All talented students are welcomed at the department, and they believe someone’s background should never hold them back. This is why the university offers a range of scholarship opportunities to applicants from any country, allowing every student with the potential to succeed in law to achieve their best.


Ranked the fourth best Dutch law school in the QS World Rankings 2019, Erasmus University Rotterdam offers a top-notch legal education in the Netherlands’ happiest city, Rotterdam.

Rotterdam grants students the opportunity to live in a diverse and dynamic European city. With a high quality of life, an exciting night-time scene and heaps of culture, this is the ideal city to study abroad.

The Erasmus School of Law seamlessly integrates legal education with core business principles, allowing students to develop their T-Based skillset and enhance their employment opportunities after graduation. It’s no coincidence that the motto of Erasmus School of Law is ‘Where law meets Business’.

Erasmus University Rotterdam

Graduate students can choose from a wide range of Master’s of Law (LL.M) programmes, including Commercial and Company Law, European Master in Law and Economics, International Master’s in Advances Research in Criminology, International and European Union Law, International Trade Law and Maritime & Transport Law.

Furthermore, the Erasmus Graduate School of Law offers a two-phase structured doctoral programme, offering the flexibility to complete a 14-month probationary phase, followed by a 34-month doctoral programme during which students pursue their research interests in the field of law.

All courses provided by the Erasmus School of Law have a fundamentally European outlook, preparing students for entry into an internationalised legal industry that thrives on collaboration and cooperation.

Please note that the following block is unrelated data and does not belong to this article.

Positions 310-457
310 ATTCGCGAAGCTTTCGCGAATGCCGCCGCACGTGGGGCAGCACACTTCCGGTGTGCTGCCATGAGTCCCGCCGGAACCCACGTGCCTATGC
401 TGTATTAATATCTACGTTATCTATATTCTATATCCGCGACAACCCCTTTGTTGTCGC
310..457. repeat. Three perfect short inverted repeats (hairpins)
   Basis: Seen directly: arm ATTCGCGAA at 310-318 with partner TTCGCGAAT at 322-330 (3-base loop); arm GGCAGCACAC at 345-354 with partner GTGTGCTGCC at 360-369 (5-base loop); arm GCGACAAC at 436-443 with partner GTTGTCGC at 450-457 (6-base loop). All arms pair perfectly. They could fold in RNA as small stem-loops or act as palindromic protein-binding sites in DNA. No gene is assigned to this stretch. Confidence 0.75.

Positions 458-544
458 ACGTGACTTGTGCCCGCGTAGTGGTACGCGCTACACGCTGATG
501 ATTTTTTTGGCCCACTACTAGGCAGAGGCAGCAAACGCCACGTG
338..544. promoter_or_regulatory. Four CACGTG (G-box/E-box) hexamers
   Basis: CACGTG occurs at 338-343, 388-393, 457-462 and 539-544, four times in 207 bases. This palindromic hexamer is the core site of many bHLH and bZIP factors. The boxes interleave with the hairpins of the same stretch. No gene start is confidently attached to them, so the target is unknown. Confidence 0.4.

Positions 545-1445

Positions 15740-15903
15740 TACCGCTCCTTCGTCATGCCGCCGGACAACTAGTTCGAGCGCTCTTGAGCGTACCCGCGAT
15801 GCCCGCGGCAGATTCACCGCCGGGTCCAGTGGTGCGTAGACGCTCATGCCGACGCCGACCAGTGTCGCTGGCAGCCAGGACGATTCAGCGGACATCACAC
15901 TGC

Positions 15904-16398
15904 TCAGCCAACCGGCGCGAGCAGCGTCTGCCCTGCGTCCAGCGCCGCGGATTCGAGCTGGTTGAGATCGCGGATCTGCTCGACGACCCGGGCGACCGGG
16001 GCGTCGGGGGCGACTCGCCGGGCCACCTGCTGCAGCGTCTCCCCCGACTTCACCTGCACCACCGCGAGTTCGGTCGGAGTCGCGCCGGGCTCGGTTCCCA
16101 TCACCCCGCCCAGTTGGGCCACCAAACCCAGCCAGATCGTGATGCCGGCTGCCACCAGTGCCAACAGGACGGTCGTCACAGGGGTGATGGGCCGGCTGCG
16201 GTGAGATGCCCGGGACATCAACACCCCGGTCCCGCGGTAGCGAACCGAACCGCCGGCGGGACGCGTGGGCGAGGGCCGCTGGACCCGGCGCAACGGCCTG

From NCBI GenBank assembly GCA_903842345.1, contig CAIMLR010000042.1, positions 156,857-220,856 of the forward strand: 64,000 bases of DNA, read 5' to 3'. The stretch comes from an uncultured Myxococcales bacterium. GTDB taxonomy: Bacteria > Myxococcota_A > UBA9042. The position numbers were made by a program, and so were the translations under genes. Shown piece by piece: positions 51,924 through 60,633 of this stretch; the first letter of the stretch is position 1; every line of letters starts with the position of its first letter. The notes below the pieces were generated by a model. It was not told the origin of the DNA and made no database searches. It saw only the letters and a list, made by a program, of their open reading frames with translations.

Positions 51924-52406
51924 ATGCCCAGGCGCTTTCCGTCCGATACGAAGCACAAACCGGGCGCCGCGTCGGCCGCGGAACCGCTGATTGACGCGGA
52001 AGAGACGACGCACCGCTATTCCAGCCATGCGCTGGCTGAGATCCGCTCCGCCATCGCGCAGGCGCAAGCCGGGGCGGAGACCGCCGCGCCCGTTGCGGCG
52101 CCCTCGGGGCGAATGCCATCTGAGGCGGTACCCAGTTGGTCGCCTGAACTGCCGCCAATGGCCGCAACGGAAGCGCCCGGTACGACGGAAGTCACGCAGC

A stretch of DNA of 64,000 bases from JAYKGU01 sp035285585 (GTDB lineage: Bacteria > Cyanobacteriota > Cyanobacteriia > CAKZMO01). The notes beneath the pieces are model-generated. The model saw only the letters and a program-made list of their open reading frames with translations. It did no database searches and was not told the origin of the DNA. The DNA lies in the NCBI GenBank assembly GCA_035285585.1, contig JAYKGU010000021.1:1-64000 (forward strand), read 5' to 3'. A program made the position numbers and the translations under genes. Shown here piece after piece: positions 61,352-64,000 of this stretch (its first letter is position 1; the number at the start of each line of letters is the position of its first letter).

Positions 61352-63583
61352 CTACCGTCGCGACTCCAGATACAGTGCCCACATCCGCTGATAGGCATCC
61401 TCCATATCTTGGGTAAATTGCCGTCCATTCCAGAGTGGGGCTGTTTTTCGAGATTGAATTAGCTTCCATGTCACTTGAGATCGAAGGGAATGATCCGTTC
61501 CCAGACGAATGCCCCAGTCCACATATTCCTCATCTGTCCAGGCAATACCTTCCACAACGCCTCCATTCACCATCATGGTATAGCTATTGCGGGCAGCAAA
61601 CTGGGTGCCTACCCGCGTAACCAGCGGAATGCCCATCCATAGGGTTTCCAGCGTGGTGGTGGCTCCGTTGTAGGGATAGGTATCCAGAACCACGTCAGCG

Established just a decade ago with the aim of promoting a cross-cultural understanding in law, the Institute of International Business Law at the University of Fribourg is now well versed in creating global business lawyers with multicultural awareness.

More than 30 nationalities are represented within the department, meaning students are immersed in an international environment and relate to different ways of thinking and reasoning.  This a key skill needed in the globalised legal industry when it comes to tackling international issues.

University of Fribourg

The Institute of International Business Law at the University of Fribourg allows students to specialise in four LL.M tracks: International contract and arbitration; Compliance; Commodity trading; and, International business law.

Developed with an industry focus, these programmes allow graduate students to follow their interests at the intersection between law and business, meaning they graduate with interdisciplinary skills with an international focus, and the expertise needed to drive the legal field forward in the modern world.

*The institutions featured in this article are commercial partners of Study International